When you’re looking to take the long road trip from Pittsburgh to Nashville, you can look forward to some genuinely unique places as you travel. If you're seeking a scenic experience, you’re going to want to first go north from Pittsburgh until you reach Cuyahoga Valley National Park in Ohio before traveling farther south. This will present you and your RVing family with two national parks and several state parks that will bring you closer to nature while providing some great memories.
Cuyahoga Valley National Park
Cuyahoga Valley National Park is a little out of the way on a drive to Nashville, but the detour you'll take to reach it is well worth it. There are over 100 waterfalls in this park near Cleveland, and there are also narrow ravines, rivers, and lush forests to explore. Brandywine Falls, the largest waterfall in the park, has a 60-foot drop to the bottom. There are also more than 125 miles of trails that you can hike as well as a river that you can go kayaking in if you’d like. There's even a scenic railroad in that park that makes for a great photo op.
Mammoth Cave National Park
Another national park that should be on your road trip itinerary from Pittsburgh to Nashville is Mammoth Cave National Park. It's the most extensive cave system in the world, and it is located right in Kentucky, which happens to be on the path to your final destination. At the park, you'll be able to see flowstone formations and tunnels that are quite extensive. Above the caves, you can enjoy hiking, horseback riding, and fishing.
Raccoon Creek State Park
Raccoon Creek State Park in Pennsylvania is the first major state park that you'll come across during your Pittsburgh to Nashville RV road trip. The park is over 7,500 acres in size, and the lake alone is 100 acres, which provides plenty of opportunities for kayaking, canoeing, and a range of other water activities. Along the edge of the lake, there's a beach that many take advantage of while visiting, and there are plenty of hiking trails to explore as well. There's also a wildflower reserve in the park that is home to over 700 plant species.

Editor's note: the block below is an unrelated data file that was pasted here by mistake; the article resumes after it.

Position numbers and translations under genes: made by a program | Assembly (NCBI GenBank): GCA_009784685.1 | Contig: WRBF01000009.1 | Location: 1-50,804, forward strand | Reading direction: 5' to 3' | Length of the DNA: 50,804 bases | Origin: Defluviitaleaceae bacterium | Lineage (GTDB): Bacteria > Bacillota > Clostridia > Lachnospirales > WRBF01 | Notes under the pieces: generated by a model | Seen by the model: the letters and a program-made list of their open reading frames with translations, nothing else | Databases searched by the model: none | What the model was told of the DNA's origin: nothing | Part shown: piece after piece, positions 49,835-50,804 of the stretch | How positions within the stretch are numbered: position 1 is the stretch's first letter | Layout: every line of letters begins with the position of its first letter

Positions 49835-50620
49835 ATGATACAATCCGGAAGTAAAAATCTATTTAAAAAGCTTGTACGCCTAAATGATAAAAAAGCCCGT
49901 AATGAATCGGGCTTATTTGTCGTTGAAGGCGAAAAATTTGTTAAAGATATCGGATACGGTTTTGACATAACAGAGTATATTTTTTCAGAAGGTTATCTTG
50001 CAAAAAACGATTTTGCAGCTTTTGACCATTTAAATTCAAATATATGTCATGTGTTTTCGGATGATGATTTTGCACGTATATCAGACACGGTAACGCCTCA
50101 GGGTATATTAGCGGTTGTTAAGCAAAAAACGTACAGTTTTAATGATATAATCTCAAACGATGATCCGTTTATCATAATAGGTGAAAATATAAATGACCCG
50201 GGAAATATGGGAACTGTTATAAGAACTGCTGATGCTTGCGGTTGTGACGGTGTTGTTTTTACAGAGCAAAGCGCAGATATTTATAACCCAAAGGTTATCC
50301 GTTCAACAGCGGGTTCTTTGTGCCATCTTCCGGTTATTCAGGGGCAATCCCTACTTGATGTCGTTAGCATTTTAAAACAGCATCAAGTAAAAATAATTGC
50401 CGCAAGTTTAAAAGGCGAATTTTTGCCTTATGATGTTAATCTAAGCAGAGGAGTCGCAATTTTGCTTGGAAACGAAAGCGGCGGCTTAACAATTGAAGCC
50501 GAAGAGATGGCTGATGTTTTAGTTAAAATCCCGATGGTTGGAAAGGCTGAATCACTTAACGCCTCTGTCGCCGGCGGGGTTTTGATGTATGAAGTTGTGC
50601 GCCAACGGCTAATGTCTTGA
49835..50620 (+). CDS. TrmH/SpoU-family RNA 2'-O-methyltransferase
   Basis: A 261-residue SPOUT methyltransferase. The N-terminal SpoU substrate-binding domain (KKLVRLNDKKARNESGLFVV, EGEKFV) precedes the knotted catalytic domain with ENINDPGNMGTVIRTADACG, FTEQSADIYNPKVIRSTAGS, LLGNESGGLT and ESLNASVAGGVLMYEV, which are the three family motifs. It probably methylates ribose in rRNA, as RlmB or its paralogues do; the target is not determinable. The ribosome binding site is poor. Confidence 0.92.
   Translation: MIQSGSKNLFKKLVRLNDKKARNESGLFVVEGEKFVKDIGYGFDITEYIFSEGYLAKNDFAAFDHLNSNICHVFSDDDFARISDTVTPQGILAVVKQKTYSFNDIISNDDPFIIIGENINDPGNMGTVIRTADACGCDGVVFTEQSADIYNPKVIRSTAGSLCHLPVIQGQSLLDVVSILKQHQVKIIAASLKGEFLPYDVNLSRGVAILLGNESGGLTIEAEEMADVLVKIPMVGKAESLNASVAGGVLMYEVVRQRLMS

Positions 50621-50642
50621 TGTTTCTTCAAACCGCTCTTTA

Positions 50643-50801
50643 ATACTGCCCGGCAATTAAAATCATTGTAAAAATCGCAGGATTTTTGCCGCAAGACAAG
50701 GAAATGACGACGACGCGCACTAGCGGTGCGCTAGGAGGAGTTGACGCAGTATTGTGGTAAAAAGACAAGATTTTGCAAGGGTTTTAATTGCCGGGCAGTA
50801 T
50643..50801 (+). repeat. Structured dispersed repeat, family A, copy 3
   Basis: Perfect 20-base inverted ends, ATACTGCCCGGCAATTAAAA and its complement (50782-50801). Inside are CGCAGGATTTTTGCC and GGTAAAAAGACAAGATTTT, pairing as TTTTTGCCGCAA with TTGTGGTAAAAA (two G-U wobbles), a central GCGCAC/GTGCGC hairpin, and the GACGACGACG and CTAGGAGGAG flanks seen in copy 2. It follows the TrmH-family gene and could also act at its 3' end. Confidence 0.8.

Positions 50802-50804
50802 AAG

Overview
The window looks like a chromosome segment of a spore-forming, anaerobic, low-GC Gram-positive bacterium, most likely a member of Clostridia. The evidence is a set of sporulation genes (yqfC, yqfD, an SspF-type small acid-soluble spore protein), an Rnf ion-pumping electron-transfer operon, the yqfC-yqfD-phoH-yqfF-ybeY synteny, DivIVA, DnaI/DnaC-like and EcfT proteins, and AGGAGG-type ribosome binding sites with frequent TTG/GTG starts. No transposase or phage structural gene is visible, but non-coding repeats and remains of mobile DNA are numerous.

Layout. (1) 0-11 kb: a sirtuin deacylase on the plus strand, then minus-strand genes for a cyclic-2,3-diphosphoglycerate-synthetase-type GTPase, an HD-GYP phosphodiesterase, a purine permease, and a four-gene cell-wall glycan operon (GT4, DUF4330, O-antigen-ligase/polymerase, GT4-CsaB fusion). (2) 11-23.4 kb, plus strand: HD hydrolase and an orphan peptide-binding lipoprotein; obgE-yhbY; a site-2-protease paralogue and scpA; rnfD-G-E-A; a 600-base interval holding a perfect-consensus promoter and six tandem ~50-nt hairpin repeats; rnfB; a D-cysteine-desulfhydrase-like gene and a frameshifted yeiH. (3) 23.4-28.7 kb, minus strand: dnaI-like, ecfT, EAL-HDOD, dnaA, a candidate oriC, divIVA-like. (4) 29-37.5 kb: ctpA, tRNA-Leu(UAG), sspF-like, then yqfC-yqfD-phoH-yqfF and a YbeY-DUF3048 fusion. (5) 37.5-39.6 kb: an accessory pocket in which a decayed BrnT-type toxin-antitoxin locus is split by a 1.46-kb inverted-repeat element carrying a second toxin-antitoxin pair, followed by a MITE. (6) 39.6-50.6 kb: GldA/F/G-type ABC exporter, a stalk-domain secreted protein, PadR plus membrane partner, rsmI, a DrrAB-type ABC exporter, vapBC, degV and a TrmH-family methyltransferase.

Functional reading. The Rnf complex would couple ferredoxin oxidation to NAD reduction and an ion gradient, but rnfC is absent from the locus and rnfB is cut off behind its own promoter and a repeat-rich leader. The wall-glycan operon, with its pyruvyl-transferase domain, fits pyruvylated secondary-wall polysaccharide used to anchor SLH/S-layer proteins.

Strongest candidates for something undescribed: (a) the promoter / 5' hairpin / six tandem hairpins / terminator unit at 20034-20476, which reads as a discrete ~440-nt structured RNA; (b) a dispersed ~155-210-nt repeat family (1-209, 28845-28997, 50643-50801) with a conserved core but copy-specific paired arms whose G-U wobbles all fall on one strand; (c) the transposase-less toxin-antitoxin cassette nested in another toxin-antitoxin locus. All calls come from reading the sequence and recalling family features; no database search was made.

West Branch State Park
The next state park that you'll want to stop at is West Branch State Park in Ohio, especially if you'd like to partake in some fishing or boating. The park has a 700-foot beach that's also a great place to take a dip. The lake stretches over 2,600 acres, and there are plenty of trails surrounding the water that can be hiked or enjoyed on a bike. The park also has over 20 miles of bridle trails that you can spend a day exploring. The option to camp is available at this location, but there are only 29 full-hookup sites, so secure your space early.
Malabar Farm State Park
Malabar Farm State Park in Lucas, OH, is a stop that will allow you to get a firsthand experience of farm life in the U.S. The 900-acre farm is full of interactive displays and farm-fresh foods that you can enjoy. The park has plenty of hiking trails and fishing ponds where you can spend some time during your visit, and if you're making this trip in March, make sure that you stop in for the Maple Syrup Festival.
Deer Creek State Park
Deer Creek State Park near Columbus is a great place to stop with your family. There's a golf course on the premises, a beach to swim, and plenty of water for boating, fishing, and other activities. There's even a disc golf course with the option to rent equipment to play when you're visiting. Throughout the park, there are eight trails that range in difficulty for you to explore. In the winter, ice fishing and ice skating can also be enjoyed in the park.
Clifty Falls State Park
Along the route during your Pittsburgh to Nashville road trip, you'll pass through the southeast corner of Indiana; in this area, you'll encounter Clifty Falls State Park. Hiking through the rugged canyon along the creek is a very scenic option that you can pursue throughout the majority of the year. There's a swimming beach as well as a nature center that you can explore during your visit.